Quebec consumer group cautions against buying smart toys this holiday season
Toys collect data used for advertising and are at risk of being hacked, blogger says
Stores are filling up with holiday shoppers looking to buy gifts for the children in their life, but a Quebec consumer protection group is warning against the temptation to give kids smart toys without researching them first.
Smart toys are interactive. They move on command, can recognize faces and perform a variety of tasks that can capture the imagination of children.
But those features come with a privacy risk, says Alexandre Ploudre, a lawyer with Option consommateurs.
"These toys have different sensors which make it possible to collect all sorts of data on children." he said.
"There are cameras, microphones, optical readers and, obviously, we use mobile devices with these toys."
Devices collect data on families
Rene Ritchie agrees. He is the editor-in-chief of iMore, a tech blog focusing on Apple products.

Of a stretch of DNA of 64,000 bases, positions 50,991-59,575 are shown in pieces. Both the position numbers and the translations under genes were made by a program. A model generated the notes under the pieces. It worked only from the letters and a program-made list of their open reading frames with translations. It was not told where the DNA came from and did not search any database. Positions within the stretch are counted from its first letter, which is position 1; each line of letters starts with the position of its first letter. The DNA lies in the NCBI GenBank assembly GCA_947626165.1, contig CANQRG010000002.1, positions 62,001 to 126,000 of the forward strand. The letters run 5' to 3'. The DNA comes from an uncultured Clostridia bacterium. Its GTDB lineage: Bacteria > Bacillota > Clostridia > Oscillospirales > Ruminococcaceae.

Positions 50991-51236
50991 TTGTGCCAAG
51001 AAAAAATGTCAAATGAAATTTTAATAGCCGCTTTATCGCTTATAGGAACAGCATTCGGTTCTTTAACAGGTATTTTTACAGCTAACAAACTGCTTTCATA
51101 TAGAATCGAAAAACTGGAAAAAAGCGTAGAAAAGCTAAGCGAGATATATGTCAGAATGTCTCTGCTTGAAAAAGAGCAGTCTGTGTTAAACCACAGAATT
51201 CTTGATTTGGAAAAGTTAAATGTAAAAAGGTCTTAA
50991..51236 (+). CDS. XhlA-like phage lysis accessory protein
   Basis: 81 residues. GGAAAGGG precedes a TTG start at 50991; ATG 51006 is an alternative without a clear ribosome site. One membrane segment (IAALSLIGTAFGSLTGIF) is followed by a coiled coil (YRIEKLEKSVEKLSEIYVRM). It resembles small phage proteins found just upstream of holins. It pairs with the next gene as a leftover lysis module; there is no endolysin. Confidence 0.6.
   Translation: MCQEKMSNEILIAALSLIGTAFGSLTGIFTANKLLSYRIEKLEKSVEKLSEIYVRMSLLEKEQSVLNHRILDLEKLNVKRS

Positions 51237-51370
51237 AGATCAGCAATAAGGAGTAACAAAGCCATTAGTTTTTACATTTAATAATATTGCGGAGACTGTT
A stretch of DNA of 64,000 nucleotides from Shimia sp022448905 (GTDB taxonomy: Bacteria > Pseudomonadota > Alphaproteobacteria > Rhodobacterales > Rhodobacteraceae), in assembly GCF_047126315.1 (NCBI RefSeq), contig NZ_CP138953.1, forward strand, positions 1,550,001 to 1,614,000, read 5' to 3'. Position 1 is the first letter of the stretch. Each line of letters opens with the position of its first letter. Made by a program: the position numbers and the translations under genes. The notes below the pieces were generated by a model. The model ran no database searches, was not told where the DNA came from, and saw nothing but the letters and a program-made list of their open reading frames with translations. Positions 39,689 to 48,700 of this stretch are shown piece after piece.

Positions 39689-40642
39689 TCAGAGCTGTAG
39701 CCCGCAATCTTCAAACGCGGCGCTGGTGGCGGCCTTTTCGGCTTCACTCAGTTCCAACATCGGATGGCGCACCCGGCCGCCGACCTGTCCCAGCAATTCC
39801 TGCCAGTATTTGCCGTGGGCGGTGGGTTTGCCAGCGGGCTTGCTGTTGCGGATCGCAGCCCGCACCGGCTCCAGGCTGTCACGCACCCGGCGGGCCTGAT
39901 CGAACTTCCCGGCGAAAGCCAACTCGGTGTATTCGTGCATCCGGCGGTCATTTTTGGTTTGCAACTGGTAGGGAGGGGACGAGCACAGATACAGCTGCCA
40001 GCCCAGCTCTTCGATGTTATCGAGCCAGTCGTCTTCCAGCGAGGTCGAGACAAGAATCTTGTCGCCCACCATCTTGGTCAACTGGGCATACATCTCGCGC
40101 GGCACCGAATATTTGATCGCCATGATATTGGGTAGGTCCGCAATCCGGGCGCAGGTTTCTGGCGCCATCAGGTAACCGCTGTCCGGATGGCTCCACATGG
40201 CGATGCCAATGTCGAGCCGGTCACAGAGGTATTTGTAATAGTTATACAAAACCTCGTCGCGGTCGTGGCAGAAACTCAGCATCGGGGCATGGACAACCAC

Some products are sold cheap since companies can use the toys to harvest data from people's homes, he told CBC Montreal's Daybreak. That data, he said, is more valuable than the actual sale of the device.
There are a range of smart toys on the market, he said, such as teddy bears with embedded microphones, speakers and cameras that allow them to talk, move and respond to their owner. There are also tablets made for kids, he said.
"They have moved from crude to sophisticated really quickly," Ritchie said. But to be responsive, he added, "they need to gather a lot of information in order to give you back information."
Listen to Rene Ritchie talk about the privacy risks of smart toys on CBC Montreal's Daybreak.
Strangers can intercept data, control toys
Beyond data collection for advertising, Ritchie said there is the concern that a stranger could intercept that data, or even transmit to the device.
"The toy will suddenly be speaking in somebody's voice because they got on the Bluetooth and started broadcasting," he said.
"It could be anybody. It could be pranksters — just people walking around the neighbourhood looking for access points or it could be somebody that has bad intentions toward you or your family."
Ritchie said devices are becoming increasingly protected, but there is always a way to exploit them.
If parents still want to buy a smart toy or device for their child, he said it should be kept out in the open where the child can be monitored while interacting with it, rather than in their rooms.
Or to avoid the privacy risks entirely, he suggested buying something that isn't connected to the internet.
With files from CBC Montreal's Daybreak